Responding to the backlash to the tryout page for DC Entertainment’s Open Talent Search, Harley Quinn co-writer Jimmy Palmiotti has clarified that a scene depicting the fan-favorite character in a bathtub, seemingly planning suicide, is merely a surreal dream sequence.
“That the tryout Harley Quinn page went out without an overall description of tone and dialogue is all my fault,” he wrote this morning on his Facebook page. “I should have put it clearly in the description that it was supposed to be a dream sequence with Amanda [Conner] and I talking to Harley and giving her a hard time. I should have also mentioned we were thinking a Mad magazine/Looney Tunes approach was what we were looking for. We thought it was obvious with the whale and chicken suit, and so on, but learned it was not. I am sorry for those who took offense, our intentions were always to make this a fun and silly book that broke the 4th wall, and head into issue 1 with a ongoing story/adventure that is a lot like the past Powergirl series we did. I hope all the people thinking the worst of us can now understand that insulting or making fun of any kind was never our intention. I also hope that they can all stop blaming DC Comics for this since It was my screw up. The idea for the page to find new talent is an amazing one and we hope that can be the positive that comes forward from today on … that we get some new talent working in our field because of this unique opportunity.”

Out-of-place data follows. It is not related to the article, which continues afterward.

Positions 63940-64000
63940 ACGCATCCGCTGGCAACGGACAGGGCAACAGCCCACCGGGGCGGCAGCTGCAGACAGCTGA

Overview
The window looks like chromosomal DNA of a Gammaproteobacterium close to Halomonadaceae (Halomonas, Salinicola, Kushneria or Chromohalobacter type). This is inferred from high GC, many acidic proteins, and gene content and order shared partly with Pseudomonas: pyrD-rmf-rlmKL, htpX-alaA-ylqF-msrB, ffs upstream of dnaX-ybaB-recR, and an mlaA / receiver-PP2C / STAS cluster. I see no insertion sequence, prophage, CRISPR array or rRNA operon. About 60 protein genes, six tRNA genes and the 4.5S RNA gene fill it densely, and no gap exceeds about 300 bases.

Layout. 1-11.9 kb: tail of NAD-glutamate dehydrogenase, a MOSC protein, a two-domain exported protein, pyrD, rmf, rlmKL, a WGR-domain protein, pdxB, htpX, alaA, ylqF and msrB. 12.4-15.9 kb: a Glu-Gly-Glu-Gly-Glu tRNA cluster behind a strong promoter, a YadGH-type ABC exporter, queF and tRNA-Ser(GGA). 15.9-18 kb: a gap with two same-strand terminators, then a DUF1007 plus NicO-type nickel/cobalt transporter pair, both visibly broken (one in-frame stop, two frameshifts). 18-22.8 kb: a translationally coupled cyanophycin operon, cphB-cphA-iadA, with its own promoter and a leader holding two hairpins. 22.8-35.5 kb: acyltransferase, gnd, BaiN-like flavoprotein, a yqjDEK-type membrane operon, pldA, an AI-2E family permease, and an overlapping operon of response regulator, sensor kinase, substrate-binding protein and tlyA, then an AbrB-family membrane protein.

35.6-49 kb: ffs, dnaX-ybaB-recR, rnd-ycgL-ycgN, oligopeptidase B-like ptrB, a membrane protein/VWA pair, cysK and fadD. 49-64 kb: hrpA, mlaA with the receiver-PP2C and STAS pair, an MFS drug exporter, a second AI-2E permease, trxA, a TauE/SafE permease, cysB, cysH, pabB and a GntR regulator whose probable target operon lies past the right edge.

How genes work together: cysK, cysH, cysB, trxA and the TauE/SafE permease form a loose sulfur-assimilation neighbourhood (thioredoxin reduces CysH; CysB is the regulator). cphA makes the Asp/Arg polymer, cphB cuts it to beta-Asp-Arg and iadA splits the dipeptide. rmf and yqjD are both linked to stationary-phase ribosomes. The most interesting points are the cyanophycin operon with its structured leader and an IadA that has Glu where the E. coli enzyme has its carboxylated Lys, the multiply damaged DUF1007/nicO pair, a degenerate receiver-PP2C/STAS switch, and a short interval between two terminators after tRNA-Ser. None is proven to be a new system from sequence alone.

While talking about the financial difficulty of hitting a lot of big conventions during the year, a group of comics writers came up with a potential new way to make creator appearances more frequent and cost-effective.
Jimmy Palmiotti started the conversation by noting that when most creators attend a convention, they do so on their own dime. And for writers it’s especially tough, as they’re unable to sell artwork to recoup costs. Ron Marz noted that even when the table is free, he still loses money unless the convention at least pays for travel and hotel expenses, while Steve Niles added that recovery time after conventions is also a factor. Time spent at a show (or being sick after a show) is time not spent on creating comics.
None of these creators prefers to stay home and miss meeting readers and other industry people, so Niles shared how, because he wasn’t able to attend Comic-Con International this year, he Skyped into a panel and had a good experience. “I wish we could do this at stores to meet fans,” he wrote. And then the conversation took off.